History of the English Calvinistic Baptists, 1771-1892

Tom J. Nettles

Entering deeply into the documents of the history as well as the theology of the period, Oliver contributed to a profound and comprehensively integrated vision of Baptist identity. He engaged the historical documents critically and defended his judgment that some viewpoints transgressed the parameters of historic Baptist theology and others accelerated their demise.

He showed the place that historic orthodoxy has had in Baptist confessional life and how neglect of serious engagement with orthodoxy led to errors that stained Baptist development. Discussions of the Trinity, the eternal sonship of Christ, pre-existarianism (the pre-existence of Christ's human nature), and the idea of eternal generation are all considered from the sources. Oliver sees historic orthodoxy as endemic to a balanced and faithful Baptist presence and witness. (216, 217)

Issues of evangelicalism are discussed mainly within the context of the hyper-Calvinist/evangelical-Calvinist conflict that endured throughout, and beyond, the time period covered. With some caveats Oliver defended the stream of thought that gave theological rationale for the full and free proclamation of the gospel and a general issue of its invitations to all people as fully consistent with the particular purposes of God in salvation according to sovereign grace. (See particularly the chapter on Spurgeon, 337-356). The long and respectable history of this viewpoint finds expression in the Second London Confession (1689), Andrew Fuller, and Charles Spurgeon. Oliver viewed this as most consistent with the historic Baptist view of the gospel, the believers' church, Christian discipleship, and the issue of law-and-gospel.

Ecclesiology enters profoundly into the conflict between the open-communion and closed- or strict-communion Baptists. The connection of church discipline to baptism and communion provided the larger context for this intense dialogue in Baptist history. Its earliest expression developed in the conflict between John Bunyan and William Kiffin, but, given his chronological limitations, Oliver unpacked these issues in the writings of Robert Hall, Jr., and Joseph Kinghorn. (231-259)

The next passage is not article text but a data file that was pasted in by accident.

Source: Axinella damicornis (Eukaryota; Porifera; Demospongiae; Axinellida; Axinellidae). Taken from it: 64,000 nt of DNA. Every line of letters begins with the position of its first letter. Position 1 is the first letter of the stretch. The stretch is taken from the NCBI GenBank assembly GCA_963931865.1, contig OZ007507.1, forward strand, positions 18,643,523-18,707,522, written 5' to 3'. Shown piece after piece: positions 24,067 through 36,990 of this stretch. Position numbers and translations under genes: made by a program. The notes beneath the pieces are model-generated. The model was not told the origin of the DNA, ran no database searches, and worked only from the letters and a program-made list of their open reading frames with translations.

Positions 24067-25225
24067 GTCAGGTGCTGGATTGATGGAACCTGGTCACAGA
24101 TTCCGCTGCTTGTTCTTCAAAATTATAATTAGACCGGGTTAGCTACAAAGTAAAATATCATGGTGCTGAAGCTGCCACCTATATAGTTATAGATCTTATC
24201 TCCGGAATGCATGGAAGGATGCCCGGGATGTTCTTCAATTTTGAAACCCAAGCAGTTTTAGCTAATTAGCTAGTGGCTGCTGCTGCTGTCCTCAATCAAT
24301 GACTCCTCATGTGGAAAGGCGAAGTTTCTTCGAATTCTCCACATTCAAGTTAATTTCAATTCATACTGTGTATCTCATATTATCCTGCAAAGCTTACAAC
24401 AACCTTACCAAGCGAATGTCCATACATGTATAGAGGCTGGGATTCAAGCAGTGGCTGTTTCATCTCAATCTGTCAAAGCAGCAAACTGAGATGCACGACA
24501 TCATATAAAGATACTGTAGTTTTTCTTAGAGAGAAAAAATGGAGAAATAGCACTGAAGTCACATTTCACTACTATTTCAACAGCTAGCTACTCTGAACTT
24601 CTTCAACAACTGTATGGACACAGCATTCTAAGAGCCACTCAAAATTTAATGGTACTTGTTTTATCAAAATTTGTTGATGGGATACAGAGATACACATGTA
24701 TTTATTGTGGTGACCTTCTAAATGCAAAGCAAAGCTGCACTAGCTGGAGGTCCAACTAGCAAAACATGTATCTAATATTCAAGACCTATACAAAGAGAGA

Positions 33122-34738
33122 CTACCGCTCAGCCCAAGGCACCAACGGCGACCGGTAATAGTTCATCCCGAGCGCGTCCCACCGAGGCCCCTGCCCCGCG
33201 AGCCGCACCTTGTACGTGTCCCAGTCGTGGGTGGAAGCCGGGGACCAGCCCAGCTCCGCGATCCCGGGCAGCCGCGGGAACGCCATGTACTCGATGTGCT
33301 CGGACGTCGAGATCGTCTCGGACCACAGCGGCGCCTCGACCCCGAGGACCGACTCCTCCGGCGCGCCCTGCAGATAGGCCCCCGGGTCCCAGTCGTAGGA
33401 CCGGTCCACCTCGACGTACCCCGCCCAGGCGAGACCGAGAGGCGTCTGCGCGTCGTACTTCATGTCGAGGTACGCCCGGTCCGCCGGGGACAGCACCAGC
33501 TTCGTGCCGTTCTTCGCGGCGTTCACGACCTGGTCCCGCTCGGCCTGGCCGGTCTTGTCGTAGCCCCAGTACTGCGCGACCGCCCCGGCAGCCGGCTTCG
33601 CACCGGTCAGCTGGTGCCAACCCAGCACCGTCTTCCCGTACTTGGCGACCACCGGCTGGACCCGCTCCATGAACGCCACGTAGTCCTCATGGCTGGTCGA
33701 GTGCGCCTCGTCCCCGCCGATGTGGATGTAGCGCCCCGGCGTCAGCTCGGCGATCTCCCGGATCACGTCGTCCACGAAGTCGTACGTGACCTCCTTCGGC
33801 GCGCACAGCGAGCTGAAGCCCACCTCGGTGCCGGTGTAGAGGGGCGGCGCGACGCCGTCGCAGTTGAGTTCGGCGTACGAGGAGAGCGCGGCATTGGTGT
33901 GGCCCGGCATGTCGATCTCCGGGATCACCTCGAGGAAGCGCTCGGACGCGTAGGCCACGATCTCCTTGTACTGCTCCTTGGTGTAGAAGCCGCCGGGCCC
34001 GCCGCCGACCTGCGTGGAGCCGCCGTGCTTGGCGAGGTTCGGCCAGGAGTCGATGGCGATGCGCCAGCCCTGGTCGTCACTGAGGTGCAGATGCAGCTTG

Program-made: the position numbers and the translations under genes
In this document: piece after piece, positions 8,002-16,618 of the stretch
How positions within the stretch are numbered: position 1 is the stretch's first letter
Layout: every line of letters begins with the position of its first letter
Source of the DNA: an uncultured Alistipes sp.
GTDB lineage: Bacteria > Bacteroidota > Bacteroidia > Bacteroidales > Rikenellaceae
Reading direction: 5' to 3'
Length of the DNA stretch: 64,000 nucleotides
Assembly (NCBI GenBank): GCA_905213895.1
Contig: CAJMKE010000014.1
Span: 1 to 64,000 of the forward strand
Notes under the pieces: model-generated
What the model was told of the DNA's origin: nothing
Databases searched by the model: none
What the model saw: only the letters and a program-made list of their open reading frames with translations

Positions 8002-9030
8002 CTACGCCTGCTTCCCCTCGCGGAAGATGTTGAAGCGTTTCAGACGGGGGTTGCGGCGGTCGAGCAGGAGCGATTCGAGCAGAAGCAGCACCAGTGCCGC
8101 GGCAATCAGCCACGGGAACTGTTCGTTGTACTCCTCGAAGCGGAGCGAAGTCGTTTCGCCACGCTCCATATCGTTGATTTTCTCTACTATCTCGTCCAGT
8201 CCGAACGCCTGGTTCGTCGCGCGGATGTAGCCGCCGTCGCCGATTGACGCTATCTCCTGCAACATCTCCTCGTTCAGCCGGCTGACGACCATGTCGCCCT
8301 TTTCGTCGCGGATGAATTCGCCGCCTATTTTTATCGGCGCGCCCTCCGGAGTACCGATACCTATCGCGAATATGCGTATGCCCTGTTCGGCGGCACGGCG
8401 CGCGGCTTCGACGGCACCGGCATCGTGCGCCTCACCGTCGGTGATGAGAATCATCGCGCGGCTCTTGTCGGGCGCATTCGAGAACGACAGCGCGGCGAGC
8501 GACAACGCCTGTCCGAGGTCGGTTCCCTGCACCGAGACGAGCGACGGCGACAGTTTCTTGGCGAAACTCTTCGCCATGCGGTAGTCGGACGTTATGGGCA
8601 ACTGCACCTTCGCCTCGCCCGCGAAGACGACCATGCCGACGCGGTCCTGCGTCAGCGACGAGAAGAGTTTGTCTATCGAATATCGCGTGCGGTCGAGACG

Confessional theology provides the underlying theme in all these discussions. Oliver's dominant thesis is that departure from the biblically sound, comprehensively-expressed doctrinal stance of the Second London Confession explains many of the doctrinal idiosyncrasies and hurtful variations that occurred throughout the nineteenth century. For example, Oliver opines, "It is to be regretted that Hyper-Calvinistic logic in this area was applied to this subject without any serious consideration of the teaching of early Particular Baptists. This is further evidence that many were no longer seriously considering the Confession of Faith." In addition he observes concerning the relentless theological decline of the nineteenth century, "In all of the attempts to promote union among the churches from the 1830s onwards, no attempt was made to bring the churches back to the original basis of Particular Baptist unity as expressed in the 1689 Confession of Faith. The various discussions took place as though that Confession had never existed" (336) The prescriptive and guiding use of a confession, in other words, does not hinder a true exhibition of Baptist identity, but helps protect and even constitutes a vital part of Baptist identity.

Robert Oliver / Edinburgh: Banner of Truth, 2006
Review by Tom J. Nettles, Professor of Historical Theology, The Southern Baptist Theological Seminary, Louisville, KY